World Journal of Surgery

, Volume 36, Issue 1, pp 222–228 | Cite as

Long-Term Outcomes of Patients Treated with Primary Stenting for Transplant Renal Artery Stenosis: A 10-year Case Cohort Study

  • Chun-Hung Su
  • Jong-Da Lian
  • Horng-Rong Chang
  • Sheng-Wen Wu
  • Shiuan-Chih Chen
  • Chin-Feng Tsai
  • Pan-Fu Kao
  • Kwo-Chang UengEmail author



The purpose of the present study was to evaluate graft and patient survival and long-term outcomes of primary endoluminal stenting (PES) as an initial treatment for transplant renal artery stenosis (TRAS).


From December 1999 to March 2010, 744 consecutive patients undergoing renal transplantation were enrolled. Patients were divided into one of two groups: the study group, comprised of 18 patients who underwent PES for TRAS > 60%, and a control group, including the remaining 726 recipients who did not develop TRAS post-transplantation. Primary outcome measures were death-censored graft failure and all-cause mortality. The immediate and long-term effects of PES were evaluated by assessing blood pressure (BP) control and biochemical graft function.


The technical success rate for PES was 100%, and minor complication occurred in only one case (5.6% of the study group). With a mean follow-up of 7.1 ± 3.7 and 6.9 ± 2.4 years in the study and control groups, respectively, 4 patients in the study group and 113 patients in the control group reached the primary outcome (log rank P = 0.418). The reduction in stenosis resulted in immediate improvement in BP control and graft function, which persisted throughout the 6 year follow-up period. Restenosis occurred in only one patient (5.6%), but restenosis was not the cause of graft failure.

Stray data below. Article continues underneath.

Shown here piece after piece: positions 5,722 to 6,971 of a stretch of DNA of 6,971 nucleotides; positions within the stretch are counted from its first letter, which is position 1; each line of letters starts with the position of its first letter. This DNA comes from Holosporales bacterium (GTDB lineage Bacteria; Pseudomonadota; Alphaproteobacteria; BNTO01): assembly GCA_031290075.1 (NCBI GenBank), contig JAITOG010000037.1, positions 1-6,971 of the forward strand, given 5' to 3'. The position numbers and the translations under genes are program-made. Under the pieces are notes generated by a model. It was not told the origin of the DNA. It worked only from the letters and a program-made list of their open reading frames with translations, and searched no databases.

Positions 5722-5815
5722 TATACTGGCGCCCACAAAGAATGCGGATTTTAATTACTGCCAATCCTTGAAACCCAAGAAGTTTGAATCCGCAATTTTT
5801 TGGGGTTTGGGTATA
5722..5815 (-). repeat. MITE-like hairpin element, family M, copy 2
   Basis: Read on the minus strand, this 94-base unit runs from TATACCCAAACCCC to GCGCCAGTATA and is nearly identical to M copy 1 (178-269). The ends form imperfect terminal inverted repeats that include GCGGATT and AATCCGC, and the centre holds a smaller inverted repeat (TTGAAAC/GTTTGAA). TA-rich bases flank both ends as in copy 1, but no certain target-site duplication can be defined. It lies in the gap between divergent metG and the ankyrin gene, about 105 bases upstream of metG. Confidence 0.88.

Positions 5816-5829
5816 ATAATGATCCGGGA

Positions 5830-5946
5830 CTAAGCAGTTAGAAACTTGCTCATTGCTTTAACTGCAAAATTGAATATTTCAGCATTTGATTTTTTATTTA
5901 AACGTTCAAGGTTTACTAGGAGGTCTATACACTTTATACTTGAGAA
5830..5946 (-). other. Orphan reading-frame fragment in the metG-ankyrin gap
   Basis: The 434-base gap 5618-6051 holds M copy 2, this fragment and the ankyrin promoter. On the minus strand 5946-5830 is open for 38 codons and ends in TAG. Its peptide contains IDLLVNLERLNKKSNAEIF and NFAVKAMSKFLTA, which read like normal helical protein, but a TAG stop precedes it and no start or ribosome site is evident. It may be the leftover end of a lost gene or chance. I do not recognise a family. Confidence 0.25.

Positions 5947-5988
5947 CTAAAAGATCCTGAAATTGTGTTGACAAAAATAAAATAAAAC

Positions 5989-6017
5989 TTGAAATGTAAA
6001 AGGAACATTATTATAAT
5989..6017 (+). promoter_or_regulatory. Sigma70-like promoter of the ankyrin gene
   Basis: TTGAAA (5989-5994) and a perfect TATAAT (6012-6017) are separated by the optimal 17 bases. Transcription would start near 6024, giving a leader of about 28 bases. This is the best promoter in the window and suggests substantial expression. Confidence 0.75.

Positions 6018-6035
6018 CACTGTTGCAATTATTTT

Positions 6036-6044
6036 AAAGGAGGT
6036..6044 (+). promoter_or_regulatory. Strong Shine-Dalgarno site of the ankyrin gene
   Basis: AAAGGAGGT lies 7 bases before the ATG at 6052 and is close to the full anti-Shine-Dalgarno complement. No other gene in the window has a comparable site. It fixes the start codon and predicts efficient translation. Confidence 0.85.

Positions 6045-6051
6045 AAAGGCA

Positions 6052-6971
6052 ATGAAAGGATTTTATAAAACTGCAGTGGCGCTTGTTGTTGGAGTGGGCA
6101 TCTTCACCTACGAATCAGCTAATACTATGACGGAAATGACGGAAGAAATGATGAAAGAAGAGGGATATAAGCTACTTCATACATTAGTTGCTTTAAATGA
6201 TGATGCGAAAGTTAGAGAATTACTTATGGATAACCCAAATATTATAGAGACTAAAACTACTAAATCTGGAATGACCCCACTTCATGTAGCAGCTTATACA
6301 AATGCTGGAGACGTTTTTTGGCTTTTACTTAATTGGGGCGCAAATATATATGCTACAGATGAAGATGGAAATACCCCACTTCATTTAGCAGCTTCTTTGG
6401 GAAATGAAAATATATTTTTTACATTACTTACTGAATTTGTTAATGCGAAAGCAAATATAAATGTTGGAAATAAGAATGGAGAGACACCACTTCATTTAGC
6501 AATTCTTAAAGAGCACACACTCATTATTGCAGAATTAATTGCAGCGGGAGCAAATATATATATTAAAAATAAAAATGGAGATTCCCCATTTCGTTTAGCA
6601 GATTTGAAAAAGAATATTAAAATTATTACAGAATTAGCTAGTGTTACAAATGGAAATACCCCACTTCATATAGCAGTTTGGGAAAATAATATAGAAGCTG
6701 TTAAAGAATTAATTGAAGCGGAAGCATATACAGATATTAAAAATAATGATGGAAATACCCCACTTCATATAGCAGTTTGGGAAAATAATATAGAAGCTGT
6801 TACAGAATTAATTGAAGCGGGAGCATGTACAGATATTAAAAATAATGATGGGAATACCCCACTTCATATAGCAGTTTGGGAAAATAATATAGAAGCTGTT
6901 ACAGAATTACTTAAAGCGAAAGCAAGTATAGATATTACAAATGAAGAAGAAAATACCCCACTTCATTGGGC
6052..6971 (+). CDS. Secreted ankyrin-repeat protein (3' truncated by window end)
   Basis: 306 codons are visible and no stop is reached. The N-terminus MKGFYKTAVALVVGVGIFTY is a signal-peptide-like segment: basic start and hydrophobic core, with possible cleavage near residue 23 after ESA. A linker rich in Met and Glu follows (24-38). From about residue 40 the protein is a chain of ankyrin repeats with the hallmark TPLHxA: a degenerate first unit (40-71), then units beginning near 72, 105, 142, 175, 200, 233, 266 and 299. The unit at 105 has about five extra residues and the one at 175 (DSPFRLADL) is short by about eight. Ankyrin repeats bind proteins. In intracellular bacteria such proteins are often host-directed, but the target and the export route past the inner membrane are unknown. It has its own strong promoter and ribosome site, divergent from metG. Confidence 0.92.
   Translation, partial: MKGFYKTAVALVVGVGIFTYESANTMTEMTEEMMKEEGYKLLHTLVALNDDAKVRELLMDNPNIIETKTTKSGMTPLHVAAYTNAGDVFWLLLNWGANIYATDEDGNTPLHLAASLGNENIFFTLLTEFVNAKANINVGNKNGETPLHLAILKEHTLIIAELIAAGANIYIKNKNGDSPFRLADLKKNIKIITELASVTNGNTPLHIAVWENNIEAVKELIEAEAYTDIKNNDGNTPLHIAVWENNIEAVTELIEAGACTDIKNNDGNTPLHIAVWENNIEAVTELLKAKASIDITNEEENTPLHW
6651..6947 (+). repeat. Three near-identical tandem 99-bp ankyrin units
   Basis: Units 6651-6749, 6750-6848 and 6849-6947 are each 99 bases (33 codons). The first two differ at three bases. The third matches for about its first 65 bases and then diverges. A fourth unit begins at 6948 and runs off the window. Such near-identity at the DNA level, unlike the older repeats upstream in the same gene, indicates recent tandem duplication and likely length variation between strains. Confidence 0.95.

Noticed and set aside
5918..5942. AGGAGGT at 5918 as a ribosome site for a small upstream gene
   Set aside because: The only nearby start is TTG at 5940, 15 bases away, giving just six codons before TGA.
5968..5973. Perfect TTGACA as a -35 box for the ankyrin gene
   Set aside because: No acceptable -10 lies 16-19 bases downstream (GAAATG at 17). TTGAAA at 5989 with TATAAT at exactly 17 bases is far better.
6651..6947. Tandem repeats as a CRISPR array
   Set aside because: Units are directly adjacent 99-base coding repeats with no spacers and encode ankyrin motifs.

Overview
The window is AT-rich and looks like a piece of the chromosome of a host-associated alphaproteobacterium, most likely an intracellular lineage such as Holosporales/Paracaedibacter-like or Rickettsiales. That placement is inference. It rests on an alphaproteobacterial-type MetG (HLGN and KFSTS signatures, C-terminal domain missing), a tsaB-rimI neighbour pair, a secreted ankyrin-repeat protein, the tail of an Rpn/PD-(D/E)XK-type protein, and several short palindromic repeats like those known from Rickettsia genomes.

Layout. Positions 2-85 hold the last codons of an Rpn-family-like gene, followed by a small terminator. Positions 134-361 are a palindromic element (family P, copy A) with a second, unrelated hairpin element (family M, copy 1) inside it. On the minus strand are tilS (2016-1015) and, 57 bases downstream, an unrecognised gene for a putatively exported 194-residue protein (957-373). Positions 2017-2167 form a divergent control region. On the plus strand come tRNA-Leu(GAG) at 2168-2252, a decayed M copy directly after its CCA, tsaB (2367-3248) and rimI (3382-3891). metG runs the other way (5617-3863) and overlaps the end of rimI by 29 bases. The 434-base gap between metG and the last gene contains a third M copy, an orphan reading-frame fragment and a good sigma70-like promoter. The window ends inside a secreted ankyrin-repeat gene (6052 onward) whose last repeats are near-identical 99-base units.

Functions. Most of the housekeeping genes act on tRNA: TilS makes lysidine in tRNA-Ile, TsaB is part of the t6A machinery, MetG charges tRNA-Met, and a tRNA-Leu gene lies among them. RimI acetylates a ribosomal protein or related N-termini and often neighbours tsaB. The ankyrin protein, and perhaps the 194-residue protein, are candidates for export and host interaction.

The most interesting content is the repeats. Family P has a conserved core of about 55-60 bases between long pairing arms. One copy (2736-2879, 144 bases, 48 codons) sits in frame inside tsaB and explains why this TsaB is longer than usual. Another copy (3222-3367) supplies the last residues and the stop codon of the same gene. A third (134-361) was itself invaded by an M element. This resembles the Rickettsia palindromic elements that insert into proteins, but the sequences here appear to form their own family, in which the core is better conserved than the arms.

This study indicated that both the long-term graft and patient survival were as good in TRAS patients treated with PES as in patients without TRAS. The data also supported the use of PES as an initial treatment for TRAS.


Blood Pressure Control Graft Survival Renal Transplant Patient Stenotic Lesion Technical Success Rate 
These keywords were added by machine and not by the authors. This process is experimental and the keywords may be updated as the learning algorithm improves.



This study was supported by the National Science Council, Taiwan (99-2314-B-040-020- MY2). The authors gratefully acknowledge the assistance of Chun-Huang, Hung, Chung Shan Medical University, with the statistical analysis. The authors also thank Hui-Ching, Tsai, and Chia-Ling, Hong, Chung Shan Medical University Hospital, for their kind assistance in recruiting patients.


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Copyright information

© Société Internationale de Chirurgie 2011

Authors and Affiliations

  • Chun-Hung Su
    • 1
    • 2
  • Jong-Da Lian
    • 1
    • 2
  • Horng-Rong Chang
    • 1
    • 2
  • Sheng-Wen Wu
    • 1
    • 2
  • Shiuan-Chih Chen
    • 1
    • 3
  • Chin-Feng Tsai
    • 1
    • 2
  • Pan-Fu Kao
    • 1
    • 4
  • Kwo-Chang Ueng
    • 1
    • 2
    Email author
  1. 1.Institute of Medicine, School of Medicine Chung-Shan Medical UniversityTaichungTaiwan
  2. 2.Department of Internal MedicineChung-Shan Medical University HospitalTaichungTaiwan
  3. 3.Department of Family and Community MedicineChung-Shan Medical University HospitalTaichungTaiwan
  4. 4.Department of Nuclear MedicineChung-Shan Medical University HospitalTaichungTaiwan

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